As a parent, you may be questioning the benefits of early childhood education at such a young age. Isn’t a comfortable home a more suitable environment for a child’s growth? How does preschool education make a difference in my child’s development?

To find answers to all your questions, we elaborate on how children develop in their cognitive, emotional, social and physical abilities in the early years.

The children's house. Child playing outside in the field.

1 Physical Development 

Children experience exponential growth in the early stages of childhood. However, physical development refers to a child’s ability to control their body including the muscular system and nervous system. Gross-motor skills refer to the development of large muscle movements such as the arms and legs, while fine-motor skills refer to precise movements of the hands and fingers. 

preschool environment provides many learning opportunities for a child’s overall development. Aside from a set curriculum, children are also given opportunities to play. The balance between organised learning and unstructured play is essential to enhance the learning and developmental growth of young children. 

Unstructured play  

‘Playtime’ or unstructured play may be understood as fun to parents. However, playtime is a critical time for children to learn interaction with their peers, develop observation skills, make mistakes (while learning from them), and build on their strength in their core, arms and legs!

Guided play, arts and crafts

Building a solid foundation for a child to excel in formal education starts with arts and crafts. Painting, colouring and building crafts aren’t just another fun activity, it’s a great opportunity for children to build on fine motor skills.

2 Cognitive Development 

Cognitive development refers to the ability of a child to think, perceive and understand the world around them.

In the early days, infants were believed to lack any form of thought until they learned a language. Today, it is a commonly known fact that babies start learning from the time they take their first breath, constantly trying to make sense of their world. 

There is no doubt that a child’s mind is like a sponge, absorbing everything that it can from its surroundings. In the book ‘The Absorbent Mind’, Italian physician and world-renowned educator Maria Montessori speaks about the absorbing power of a child’s mind in the early years. She remarks, “….the tiny child’s absorbent mind finds all its nutriment in its surroundings. Here it has to locate itself and build itself up from what it takes in. Especially at the beginning of life must we, therefore, make the environment as interesting and attractive as we can. The child, as we have seen, passes through successive phases of development and in each of these his surroundings have an important – though different – part to play.” (The Absorbent Mind, p. 88)

In a preschool environment, learning goals are set for each class. As the children work with each other and an educator, their ability to think and reason begin to develop as they analyse, compare, organise and develop solutions to problems.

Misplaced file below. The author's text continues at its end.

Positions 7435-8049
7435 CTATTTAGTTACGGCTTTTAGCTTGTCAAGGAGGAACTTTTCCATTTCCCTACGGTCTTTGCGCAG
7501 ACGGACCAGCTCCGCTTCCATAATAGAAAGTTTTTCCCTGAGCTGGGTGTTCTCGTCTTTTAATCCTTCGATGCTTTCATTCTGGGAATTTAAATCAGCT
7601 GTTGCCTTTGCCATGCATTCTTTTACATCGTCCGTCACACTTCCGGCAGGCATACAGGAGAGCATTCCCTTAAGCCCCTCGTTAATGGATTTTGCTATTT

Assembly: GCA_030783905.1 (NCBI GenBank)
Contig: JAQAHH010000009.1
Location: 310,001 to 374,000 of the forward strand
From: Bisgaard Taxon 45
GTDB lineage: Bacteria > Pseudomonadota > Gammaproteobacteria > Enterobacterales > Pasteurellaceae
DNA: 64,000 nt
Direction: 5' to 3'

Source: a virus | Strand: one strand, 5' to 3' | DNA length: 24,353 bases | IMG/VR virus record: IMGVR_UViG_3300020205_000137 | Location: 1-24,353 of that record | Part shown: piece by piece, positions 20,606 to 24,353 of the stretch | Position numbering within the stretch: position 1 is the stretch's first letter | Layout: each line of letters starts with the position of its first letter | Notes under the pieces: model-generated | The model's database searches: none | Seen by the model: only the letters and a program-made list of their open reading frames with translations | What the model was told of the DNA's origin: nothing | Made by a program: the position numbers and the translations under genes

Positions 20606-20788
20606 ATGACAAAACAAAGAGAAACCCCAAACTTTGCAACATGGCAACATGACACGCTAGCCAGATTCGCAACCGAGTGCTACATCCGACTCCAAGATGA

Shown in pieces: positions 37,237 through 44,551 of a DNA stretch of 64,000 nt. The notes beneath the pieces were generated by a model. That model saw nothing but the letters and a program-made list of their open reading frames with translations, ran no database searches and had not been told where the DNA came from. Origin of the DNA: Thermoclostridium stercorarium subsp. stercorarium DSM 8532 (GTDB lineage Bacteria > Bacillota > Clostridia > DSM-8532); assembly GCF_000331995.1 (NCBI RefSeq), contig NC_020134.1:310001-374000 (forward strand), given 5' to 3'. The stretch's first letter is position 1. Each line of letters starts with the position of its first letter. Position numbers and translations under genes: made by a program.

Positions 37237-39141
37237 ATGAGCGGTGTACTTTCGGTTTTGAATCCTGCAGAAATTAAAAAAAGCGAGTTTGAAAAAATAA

While cognitive development is unique to each child, preschool educators use these milestones to better gauge a child’s abilities and structure the learning process for them. 

3 Emotional Development 

Emotions are the emergence of complex feelings that affect one’s thoughts, behaviours and moods. In emotional development, a child begins to understand, express and regulate emotions within their capacity to fully interact with others. 

At home, a child takes centre stage and may not be able to experience what it’s like to share toys. But at preschool, a child will explore and engage with other children, collaborate on goals and learn to manage their emotions positively. They begin to form and sustain good relationships with their community, by learning to listen, understand and express themselves with confidence. 

Through these small but meaningful acts, a child can gain and boost their confidence while building trust with their peers. This ‘trust’ enhances their understanding of another’s emotions or ‘empathy’, boosting their emotional development.

Aunty at The children's house interacting with children

4 Social Development 

The process by which a child learns to interact with their environment and those around them is called social development, and it often comes hand-in-hand with emotional growth. As a child develops individuality and social skills, they learn to communicate their wants and needs, resolve conflicts and build a positive attitude. 

Preschool environments provide many of these opportunities for children throughout the day as the children learn, work and play with each other. 

The early years of childhood education rely heavily on creating a warm and trusting relationship between a child and their community. Those of whom children interact with the most: parents, peers and caregivers, make up their community. By providing a positive and loving environment, children build a sense of self-confidence. 

Another important factor of a child’s overall development and self-esteem is the prepared environment. A child should be able to complete a task with full confidence, which is why every tool meant for a child should be within reach. This vital component means that the classroom or play area is conducive to learning while providing opportunities for a child to engage with others. 

Now that you have a clearer understanding of how preschool can set the stage for your child’s future successes, check out the Montessori approach at TCH, and the significant benefits it offers preschoolers! Click here.

By admin

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